The real estate tycoon meets Iran

Some time ago, I intended to purchase a building in New York City. It was a soaring and glittering tower that would bear my name in gold letters. I negotiated and signed a contract to buy it. Then I decided I negotiated a bad deal. The price was too high and the terms were overly generous to the sellers. So I reneged. I pulled out. I walked away. I told the sellers they could pound the pavement outside what was to be known as Israel Tower.

Fine, said the seller, the deal is undone. But wait! How dare they not keep their end of the bargain I skipped out of! Do they not understand that a deal is a deal, even when I withdraw from the deal? I can defy, but they must comply. I can hire people to do things and just not pay them, or pay them a fraction of what was promised. This is the “Art of The Deal.” That is a simplified way of describing the escalating crisis over the Iran nuclear program. America made a deal, withdrew from the deal, and drained Iran of any benefit of the deal. Now we issue bellicose protests and foreboding tweets about Iran announcing violations of the agreement we ditched.

If it sounds impossible in a transaction in the real world, consider that it may be standard operating procedure in the world of Donald Trump. This is New York City real estate, where negotiations are often based on bluff and bluster. This is where walking out of negotiations and threatening never to return to the table is as predictable as returning to the table.

The obvious problem is that we are not discussing glass and steel but centrifuges that could spin uranium to make new weapons. The 2015 Joint Comprehensive Plan of Action limited Iran to uranium enrichment levels harmless enough for various types of medical instruments. That created an effective moratorium of up to 15 years on the ability of Iran to enrich to 90 percent, enough to build a nuclear warhead. In return, many, but not all, of the international sanctions on Iran were suspended.

I opposed the deal because I believed that it did not sufficiently address Iranian support of terrorist organizations, its transfer of weapons, and its ballistic missile capabilities. But the deal was reached, and it was working, or at least its nuclear terms were. However, it did not modify conventional Iranian malevolence. The regime has used proxies to attack our troops, supported Hezbollah in Lebanon and Houthis against Saudi Arabia, placed military elements close to the border with Israel in Syria, and much more.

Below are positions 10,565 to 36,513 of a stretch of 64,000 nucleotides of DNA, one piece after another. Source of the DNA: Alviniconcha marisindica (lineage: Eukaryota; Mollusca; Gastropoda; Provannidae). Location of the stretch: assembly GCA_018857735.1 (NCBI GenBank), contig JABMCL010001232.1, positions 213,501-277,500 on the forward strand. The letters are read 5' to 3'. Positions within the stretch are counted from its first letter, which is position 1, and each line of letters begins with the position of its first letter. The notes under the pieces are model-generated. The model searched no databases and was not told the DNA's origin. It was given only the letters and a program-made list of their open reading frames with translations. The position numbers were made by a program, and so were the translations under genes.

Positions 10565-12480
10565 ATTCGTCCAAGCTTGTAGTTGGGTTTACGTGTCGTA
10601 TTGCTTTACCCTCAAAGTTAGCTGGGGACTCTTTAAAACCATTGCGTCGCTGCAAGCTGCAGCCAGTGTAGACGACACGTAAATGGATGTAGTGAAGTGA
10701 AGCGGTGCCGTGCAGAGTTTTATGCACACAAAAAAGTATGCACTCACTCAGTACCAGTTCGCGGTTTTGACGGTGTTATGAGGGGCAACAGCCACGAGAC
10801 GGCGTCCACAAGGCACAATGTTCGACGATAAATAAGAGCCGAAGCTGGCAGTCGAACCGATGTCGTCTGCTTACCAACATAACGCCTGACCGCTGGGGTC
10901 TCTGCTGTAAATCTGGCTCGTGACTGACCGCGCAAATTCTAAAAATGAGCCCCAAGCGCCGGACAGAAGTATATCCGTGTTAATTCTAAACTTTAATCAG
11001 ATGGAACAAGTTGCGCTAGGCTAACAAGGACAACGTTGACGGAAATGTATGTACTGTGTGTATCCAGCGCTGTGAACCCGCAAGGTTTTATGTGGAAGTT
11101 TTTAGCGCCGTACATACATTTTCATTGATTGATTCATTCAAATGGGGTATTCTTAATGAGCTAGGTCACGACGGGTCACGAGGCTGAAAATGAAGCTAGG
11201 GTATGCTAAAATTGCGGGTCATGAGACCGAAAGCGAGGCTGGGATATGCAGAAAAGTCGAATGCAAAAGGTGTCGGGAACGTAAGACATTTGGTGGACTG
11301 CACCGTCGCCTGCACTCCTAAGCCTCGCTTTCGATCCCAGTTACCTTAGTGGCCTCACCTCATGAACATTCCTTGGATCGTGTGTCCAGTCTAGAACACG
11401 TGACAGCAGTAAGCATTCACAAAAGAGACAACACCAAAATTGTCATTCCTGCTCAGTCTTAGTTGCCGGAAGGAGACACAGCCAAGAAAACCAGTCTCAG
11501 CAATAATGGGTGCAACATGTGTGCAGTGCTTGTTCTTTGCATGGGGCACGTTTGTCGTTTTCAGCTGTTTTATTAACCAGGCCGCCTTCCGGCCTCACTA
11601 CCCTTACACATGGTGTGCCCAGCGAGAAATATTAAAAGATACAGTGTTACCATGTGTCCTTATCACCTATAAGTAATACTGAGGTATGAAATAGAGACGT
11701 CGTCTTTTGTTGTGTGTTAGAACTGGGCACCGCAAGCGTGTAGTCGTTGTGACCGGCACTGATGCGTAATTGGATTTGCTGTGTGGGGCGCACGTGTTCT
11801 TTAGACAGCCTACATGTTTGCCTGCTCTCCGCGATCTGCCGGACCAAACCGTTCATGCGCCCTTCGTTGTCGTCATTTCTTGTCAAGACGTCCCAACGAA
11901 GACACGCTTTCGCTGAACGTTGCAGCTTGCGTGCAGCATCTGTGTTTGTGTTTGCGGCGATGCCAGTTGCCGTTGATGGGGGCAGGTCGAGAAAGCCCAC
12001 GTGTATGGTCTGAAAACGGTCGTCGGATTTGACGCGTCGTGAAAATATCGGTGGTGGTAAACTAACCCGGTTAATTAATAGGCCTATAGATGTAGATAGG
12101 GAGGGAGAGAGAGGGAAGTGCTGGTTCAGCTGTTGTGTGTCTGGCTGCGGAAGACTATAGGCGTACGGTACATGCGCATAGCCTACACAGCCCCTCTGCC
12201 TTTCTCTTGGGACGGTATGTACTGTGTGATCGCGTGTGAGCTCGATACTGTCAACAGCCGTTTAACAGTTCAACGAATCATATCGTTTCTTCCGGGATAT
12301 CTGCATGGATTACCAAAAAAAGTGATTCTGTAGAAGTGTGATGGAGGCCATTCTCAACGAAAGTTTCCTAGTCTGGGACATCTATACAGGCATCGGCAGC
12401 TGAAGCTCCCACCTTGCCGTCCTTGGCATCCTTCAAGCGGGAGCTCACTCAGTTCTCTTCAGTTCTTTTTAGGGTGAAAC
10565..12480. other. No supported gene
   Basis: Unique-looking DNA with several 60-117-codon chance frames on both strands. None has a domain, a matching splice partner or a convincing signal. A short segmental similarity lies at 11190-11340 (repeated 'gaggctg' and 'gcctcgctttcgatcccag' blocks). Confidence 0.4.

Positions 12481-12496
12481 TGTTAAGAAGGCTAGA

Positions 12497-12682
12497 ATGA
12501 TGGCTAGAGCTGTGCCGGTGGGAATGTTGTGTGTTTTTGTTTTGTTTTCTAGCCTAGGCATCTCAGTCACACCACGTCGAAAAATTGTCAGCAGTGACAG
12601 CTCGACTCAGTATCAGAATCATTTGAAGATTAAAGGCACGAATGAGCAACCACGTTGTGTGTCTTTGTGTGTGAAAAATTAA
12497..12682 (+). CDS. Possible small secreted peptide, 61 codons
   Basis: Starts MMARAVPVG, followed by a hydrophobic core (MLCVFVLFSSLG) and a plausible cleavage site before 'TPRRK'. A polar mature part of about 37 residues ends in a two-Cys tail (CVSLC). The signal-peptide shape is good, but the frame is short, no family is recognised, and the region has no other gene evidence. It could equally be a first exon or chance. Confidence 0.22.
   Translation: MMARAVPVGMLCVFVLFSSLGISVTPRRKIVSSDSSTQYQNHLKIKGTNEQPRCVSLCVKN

President Trump withdrew us from the deal and levied crippling sanctions on Iran. As a result, the Iranian economy is spiraling. Denied most benefits of the deal, Iran has resorted to its past nuclear posture. It has announced that it exceeded the cap on uranium enrichment. Continued enrichment returns us to a worst case breakout time of about a year. Hawks in and out of the administration, unchastened by the miserable consequences of Iraq, are rattling sabers. It was only the last minute change of heart that Trump had which canceled a retaliatory military strike a few weeks ago.

If it is all a “trumpesque” real estate strategy, as risky as it can get. Trump has roiled Iranian politics by vilifying the more moderate players while strengthening hardliners. President Rouhani and Foreign Minister Zarif assumed enormous political risk in negotiating the deal. At the time, the hardliners said, “You cannot trust America.” Now they are saying, “We told you so!” How can the moderates now come back with new concessions?

It is possible that the Iranians are playing by the “trumpesque” rules. Their declarations could be a blustery attempt to force Europe and others to plug up the draining revenues caused by the United States sanctions. Meanwhile, in North Korea, we continue to puzzle the world by bending over backwards for Kim Jong Un. Iranian leaders may be fanatical, but they are basically rational. Kim is fanatical but also supremely irrational.

Time will tell if the behavior employed by a savvy real estate tycoon to develop golf courses will achieve the shuttering of uranium centrifuges. Friends of mine who know and support Trump often tell me that there is a method to the madness. In the case of Iran, I am praying that is the case.

Steve Israel represented New York in Congress for 16 years and served as the chairman of the Democratic Congressional Campaign Committee from 2011 to 2015. He is now the director of the Institute of Politics and Global Affairs at Cornell University. You can find him on Twitter @RepSteveIsrael.

Tags Diplomacy Donald Trump Government Iran Kim Jong Un Military Steve Israel

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